Elia Kazan's "America, America"
The celebrated director's most autobiographical film on DVD
"America, America" (Warner)
"My name is Elia Kazan. I am Greek by blood, a Turk by birth and an American because my uncle made a journey." Elia Kazan's most autobiographical film—and his first production from his own original script—is a labor of love based on family autobiography, a first-person odyssey that he shot almost entirely on location in Greece and Turkey with a largely unknown cast. Stathis Giallelis plays Stavros, a stand-in for both his uncle and himself who comes off as a Greek-American James Dean by way of Sal Mineo in an "East of Eden" where the prodigal son follows his dream and this time makes his father proud.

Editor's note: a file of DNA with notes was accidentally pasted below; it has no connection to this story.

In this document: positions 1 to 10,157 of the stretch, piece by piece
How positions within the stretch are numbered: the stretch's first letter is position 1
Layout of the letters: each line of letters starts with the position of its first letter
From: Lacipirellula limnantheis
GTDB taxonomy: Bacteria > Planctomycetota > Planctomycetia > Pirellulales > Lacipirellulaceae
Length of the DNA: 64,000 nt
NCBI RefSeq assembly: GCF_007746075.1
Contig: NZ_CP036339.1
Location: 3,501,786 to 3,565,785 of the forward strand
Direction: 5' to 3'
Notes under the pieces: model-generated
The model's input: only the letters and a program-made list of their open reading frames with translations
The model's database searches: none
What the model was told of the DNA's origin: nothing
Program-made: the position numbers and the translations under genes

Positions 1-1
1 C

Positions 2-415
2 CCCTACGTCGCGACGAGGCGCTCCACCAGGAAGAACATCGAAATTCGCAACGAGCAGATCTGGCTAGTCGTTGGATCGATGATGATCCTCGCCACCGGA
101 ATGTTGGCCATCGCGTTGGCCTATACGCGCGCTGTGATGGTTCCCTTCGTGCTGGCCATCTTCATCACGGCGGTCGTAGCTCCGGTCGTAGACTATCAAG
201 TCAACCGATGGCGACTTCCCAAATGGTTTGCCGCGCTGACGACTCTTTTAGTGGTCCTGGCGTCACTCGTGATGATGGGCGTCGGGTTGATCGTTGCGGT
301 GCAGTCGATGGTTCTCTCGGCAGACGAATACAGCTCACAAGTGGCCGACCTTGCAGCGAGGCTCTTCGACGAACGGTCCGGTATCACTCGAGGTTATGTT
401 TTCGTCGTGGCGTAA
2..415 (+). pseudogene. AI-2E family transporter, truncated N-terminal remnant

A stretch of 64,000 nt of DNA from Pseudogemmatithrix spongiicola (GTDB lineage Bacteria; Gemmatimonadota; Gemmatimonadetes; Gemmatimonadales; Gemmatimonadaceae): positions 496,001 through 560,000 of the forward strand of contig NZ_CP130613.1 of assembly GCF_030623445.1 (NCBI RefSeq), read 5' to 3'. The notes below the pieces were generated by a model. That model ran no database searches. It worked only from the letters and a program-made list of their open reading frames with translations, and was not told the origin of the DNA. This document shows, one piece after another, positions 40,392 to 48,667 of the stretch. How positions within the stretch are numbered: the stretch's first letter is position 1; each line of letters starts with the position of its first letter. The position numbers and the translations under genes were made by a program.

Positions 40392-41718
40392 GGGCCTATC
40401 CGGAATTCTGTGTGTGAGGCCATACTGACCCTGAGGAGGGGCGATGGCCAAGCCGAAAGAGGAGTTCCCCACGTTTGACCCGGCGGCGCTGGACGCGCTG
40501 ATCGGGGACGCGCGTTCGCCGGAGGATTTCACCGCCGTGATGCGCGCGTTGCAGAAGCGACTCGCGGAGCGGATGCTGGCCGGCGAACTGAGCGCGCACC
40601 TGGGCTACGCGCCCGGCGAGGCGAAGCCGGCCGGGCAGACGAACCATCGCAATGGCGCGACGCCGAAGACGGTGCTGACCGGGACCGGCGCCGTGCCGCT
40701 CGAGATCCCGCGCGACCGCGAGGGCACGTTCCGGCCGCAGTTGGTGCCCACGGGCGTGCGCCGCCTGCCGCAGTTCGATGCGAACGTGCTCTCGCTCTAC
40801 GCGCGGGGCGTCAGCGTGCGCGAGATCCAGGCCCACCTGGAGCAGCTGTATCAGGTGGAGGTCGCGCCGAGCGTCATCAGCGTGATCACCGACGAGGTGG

This journey takes nearly three hours and, while rich with detail of the life and culture of early 20th Century Turkey, it doesn't flow as much as pool around various episodes on the road of Stavros' education. Stavros spends much of the film simply observing and enduring while Kazan chalks up the injustices (political and social) that send the intense young dreamer across the ocean to the embrace of Lady Liberty. Taking his cameras (manned by rising young cinematographer and future film legend Haskell Wexler) to the motherland gives the film a dusty earthiness but the odd mix of accents, theatrical dialogue and awkward post-dubbing works against the verisimilitude. Seen through modern eyes, it's more curious artifact than profound experience, interesting but not as involving or affecting for the audience as it surely was for its creator. The film was previously available exclusively in the 18-disc "The Elia Kazan Collection." It arrives as a single-disc release with commentary by film historian Foster Hirsch.